Favorite Books of the Year – Fiction

Traditionally I put together some sort of list of the best books I have read each year.  These are highly subjective and often have more to do with what sticks with me at the end of the year, although I do go back and skim through all the reviews that are 4 or 5 star books. Tomorrow I will post a list of the best General Non-fiction books I read this year and the next day I will post about the best Biographies or Memoirs.

How the Light Gets In (Chief Inspector Gamache #9) by Louise PennyInspector Armand Gamache series – In between January and September I read 11 Inspector Gamache books. Not all of them were great, but the series as a whole is excellent. Gamache and his team of Canadian homicide detectives are smart, real people, with real failings and diverse interests. What draws them together is Gamache and his love of the truth and love of people (even the criminals). There are some storylines that get a bit unbelievable as the story grows, but the best of the books are simply about how the human person works, whether that be Gamache or one of his team, the victim or murderer. I am going to link to the first and the last and from there you can get to the rest of the books in the series.

Absolute Truths by Susan HowatchStarbridge (or Church of England Series) by Susan Howatch

I am cheating on this one because these were on the list two years ago. This series was influential for me hearing about and then getting a spiritual director. They are also influential to understand the Christian life as a continual process of growth. I also appreciate them as what I think Christian fiction should be, stories about the reality of life, messiness and all and stories that help work through the big ideas in life. Each of these stories has a theological book as a theme and the book and the ideas from the book keep coming up. This is in part ‘idea fiction’. The stories are not always super fast, and they can tend toward melodrama a bit. Even so, this is a series that I will be reading again. And in every case, I enjoyed the books more the second reading than I did the first. My favorite of the series is the last, Absolute Truths. From there you can get to the reviews of the rest of the series.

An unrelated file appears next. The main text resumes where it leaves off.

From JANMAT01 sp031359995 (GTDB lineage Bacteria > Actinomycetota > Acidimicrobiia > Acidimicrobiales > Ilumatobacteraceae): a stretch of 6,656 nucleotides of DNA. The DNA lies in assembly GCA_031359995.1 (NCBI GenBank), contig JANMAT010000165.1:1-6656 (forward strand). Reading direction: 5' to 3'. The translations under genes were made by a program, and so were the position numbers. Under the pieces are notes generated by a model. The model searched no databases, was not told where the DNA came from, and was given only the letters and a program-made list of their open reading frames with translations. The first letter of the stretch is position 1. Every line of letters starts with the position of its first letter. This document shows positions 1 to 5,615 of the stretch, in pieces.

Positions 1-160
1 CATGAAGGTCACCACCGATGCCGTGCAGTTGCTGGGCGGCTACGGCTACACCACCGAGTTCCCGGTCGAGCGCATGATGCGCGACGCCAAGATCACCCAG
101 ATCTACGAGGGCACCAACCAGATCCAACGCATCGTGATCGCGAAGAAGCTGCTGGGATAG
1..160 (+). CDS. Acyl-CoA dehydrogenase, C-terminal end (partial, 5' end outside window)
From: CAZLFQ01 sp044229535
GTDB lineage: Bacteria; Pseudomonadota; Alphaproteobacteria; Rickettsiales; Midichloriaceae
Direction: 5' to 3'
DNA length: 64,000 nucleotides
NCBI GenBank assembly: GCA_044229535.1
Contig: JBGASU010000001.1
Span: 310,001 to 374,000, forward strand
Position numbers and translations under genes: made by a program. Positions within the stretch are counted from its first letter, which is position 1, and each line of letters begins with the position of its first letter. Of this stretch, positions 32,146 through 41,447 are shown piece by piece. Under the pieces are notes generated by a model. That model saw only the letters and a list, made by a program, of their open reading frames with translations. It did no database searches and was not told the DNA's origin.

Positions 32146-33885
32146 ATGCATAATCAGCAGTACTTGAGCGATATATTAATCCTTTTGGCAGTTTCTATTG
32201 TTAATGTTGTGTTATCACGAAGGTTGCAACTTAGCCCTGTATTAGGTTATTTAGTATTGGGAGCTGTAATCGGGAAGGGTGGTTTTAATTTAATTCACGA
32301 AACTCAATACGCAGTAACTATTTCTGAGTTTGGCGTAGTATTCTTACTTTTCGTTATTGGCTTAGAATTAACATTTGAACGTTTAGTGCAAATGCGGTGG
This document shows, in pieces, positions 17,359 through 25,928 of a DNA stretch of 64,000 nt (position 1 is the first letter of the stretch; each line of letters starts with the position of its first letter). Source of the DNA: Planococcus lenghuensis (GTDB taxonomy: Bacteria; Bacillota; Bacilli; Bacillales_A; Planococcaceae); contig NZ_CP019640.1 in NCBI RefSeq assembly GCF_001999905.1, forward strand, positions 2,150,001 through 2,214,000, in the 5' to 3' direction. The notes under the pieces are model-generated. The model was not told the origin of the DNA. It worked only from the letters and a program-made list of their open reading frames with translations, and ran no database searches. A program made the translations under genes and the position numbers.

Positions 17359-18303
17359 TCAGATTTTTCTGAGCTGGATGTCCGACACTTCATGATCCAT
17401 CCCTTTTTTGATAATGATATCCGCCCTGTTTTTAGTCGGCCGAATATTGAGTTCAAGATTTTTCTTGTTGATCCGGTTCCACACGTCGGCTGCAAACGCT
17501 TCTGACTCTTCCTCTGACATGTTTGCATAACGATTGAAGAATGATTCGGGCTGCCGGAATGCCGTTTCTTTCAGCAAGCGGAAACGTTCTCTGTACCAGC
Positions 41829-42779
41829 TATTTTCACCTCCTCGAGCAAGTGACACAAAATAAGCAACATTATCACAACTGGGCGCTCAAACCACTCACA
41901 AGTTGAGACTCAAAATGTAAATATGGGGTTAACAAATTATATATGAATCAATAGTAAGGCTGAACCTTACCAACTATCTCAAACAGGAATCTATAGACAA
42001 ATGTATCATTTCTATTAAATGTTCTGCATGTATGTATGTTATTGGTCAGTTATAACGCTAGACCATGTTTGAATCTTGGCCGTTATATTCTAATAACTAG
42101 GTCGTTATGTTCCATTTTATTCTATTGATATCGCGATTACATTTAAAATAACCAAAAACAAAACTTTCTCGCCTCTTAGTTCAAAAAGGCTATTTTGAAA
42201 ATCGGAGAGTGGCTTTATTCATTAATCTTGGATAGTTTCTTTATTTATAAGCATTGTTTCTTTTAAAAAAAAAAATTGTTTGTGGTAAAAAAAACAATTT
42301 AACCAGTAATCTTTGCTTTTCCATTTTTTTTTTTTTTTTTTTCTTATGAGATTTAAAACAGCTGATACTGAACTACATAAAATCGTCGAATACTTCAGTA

E9F380AE-C4B1-4E28-80DC-F6DA6D45653EThe Wonder Worker/High Flier by Susan Howatch

I am cheating a bit again by including a spin off series in my list. I did not review the Wonder Worker. I read it while I was a bit overwhelmed with new parenthood. But I liked it just as much as High Flier. Both books are broadly about Nick Darrow from the Starbridge series. High Flier has a single narrator that is not Nick Darrow and The Wonder Worker alternates between three narrators, one of whom is Nick Darrow. These are set in the late 80s/early 90s in the financial district of London. Darrow leads a ‘healing center’ out of a nonresidential parish. (The Parish is open during the week, but because it primarily serves offices, it is closed on the weekends.)  Again, these books are examples of what I think Christian fiction should be. But if I were in charge of publishing Christian Fiction, the houses would be broke.

Magnus Chase and the Gods of AsgardThe Sword of Summer (Magnus Chase and the Gods of Asgard, #1)

Fiction can not be all serious work, it also needs to be fun. I am a big fan of the Percy Jackson series. The first five books of that series were very good. But the spin off series was a mixed bag and the Kane Chronicles I did not get past the first book.

I picked up Magnus Chase in a Black Friday sale and flew through it. It was back to the fun of the original books. The second book in the series does not come out until Oct 2016, so you might want to wait on this one until more books are out in the series, but it was a good example of why young adult books are so popular and why Riordan is such a popular writer.

Lila by Marilynn RobinsonLila by Marilynne Robinson

I am cheating again. This was my favorite book of the year last year. I read it again this year and it is still on my list of best books I read this year.

Marilynne Robinson has not published many novels, but what she has published has been very well received. I have only read Lila and Gilead (and I re-read both this year). The third book in the rough trilogy, Home, is on my list to read soon. I reread both other books to prepare for reading Home. The only other novel by Robinson is Housekeeping, which I also plan on reading next year.

I am less excited about Robinson the essayist. I read her most recent book The Givenness of Things and while there are portions of brilliance, I also think there are huge holes as well. That lack of love as her as an essayist, does not diminish my love of her as a novelist. These are slow books, but full of power and meaning.

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